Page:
Monitoring-based assessment of gap-analysis models

Jill A. LaBram, Amanda E. Peck, Craig R. Allen

Research output: Contribution to journalArticlepeer-review

2 Scopus citations


Gap-analysis models of vertebrate species richness are primarily created based on literature and expert review to predict individual species' occurrences and overall richness of vertebrates. Such models need validation based on empirical data to assess their accuracy. We describe and apply a new technique for assessing the accuracy of spatially explicit models. We evaluated the accuracy of South Carolina gap-analysis vertebrate models of predicted occurrence for reptile, amphibian, and mammal species on the Savannah River Site, SC, by comparing the agreement between gap-analysis models with models derived from multi-year monitoring data. We determined the species model agreement, commission and omission errors, and spatial correspondence in both single-species and richness models, and spatial correspondence of nodes of high richness. Average species agreement (accuracy) between models was 63%, with similar commission and omission error rates. Where there was spatial correspondence in single-taxon analyses, up to 15% of species identities differed in richness maps. Further refinement of vertebrate models will improve their accuracy, critical for the application of gap analyses to conservation decision-making.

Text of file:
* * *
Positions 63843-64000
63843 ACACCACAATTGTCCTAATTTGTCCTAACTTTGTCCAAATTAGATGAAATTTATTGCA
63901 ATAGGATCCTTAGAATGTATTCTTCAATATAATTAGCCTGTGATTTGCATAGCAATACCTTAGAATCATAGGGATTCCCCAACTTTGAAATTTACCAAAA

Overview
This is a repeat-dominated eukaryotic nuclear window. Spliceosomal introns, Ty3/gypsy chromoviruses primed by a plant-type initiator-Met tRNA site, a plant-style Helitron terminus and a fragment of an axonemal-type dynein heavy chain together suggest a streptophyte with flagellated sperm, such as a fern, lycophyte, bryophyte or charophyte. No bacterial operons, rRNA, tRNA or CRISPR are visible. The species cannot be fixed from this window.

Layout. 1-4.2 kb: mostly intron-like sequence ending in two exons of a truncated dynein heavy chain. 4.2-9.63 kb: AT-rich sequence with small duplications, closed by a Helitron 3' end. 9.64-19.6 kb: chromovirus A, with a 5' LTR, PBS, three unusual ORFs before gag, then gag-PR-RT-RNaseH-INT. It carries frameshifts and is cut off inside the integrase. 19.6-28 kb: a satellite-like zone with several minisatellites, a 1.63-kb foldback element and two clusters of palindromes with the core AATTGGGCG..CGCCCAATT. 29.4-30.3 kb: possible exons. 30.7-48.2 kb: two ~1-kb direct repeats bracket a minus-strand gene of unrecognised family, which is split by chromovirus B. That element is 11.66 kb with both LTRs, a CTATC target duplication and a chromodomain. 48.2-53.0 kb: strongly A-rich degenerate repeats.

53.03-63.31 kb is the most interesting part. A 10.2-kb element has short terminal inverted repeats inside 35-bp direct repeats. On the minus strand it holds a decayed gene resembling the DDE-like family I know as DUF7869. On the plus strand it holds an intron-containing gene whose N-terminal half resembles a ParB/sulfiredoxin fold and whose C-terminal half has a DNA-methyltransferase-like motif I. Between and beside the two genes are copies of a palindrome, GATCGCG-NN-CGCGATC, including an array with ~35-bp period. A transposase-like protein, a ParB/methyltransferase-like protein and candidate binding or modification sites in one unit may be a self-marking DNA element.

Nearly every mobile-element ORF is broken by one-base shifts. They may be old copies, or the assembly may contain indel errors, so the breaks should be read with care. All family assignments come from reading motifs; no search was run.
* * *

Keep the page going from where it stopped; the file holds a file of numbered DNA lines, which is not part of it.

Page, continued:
Original languageEnglish (US)
Pages (from-to)633-656
Number of pages24
JournalSoutheastern Naturalist
Issue number4
StatePublished - 2007

ASJC Scopus subject areas

  • Ecology, Evolution, Behavior and Systematics


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